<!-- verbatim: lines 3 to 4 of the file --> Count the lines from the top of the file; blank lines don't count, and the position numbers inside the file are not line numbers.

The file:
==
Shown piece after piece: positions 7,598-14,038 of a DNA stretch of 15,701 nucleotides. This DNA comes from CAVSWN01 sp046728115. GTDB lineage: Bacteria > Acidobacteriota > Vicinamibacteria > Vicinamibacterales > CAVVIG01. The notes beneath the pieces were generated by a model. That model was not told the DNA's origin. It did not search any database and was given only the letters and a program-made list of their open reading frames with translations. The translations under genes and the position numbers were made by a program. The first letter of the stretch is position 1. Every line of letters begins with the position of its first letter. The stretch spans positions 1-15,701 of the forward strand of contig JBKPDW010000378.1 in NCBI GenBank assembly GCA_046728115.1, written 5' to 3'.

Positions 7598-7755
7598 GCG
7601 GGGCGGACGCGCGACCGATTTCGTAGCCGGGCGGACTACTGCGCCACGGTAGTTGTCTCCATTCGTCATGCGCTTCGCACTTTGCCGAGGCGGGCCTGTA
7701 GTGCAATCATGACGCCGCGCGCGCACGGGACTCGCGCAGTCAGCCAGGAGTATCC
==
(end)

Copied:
7598 GCG
7601 GGGCGGACGCGCGACCGATTTCGTAGCCGGGCGGACTACTGCGCCACGGTAGTTGTCTCCATTCGTCATGCGCTTCGCACTTTGCCGAGGCGGGCCTGTA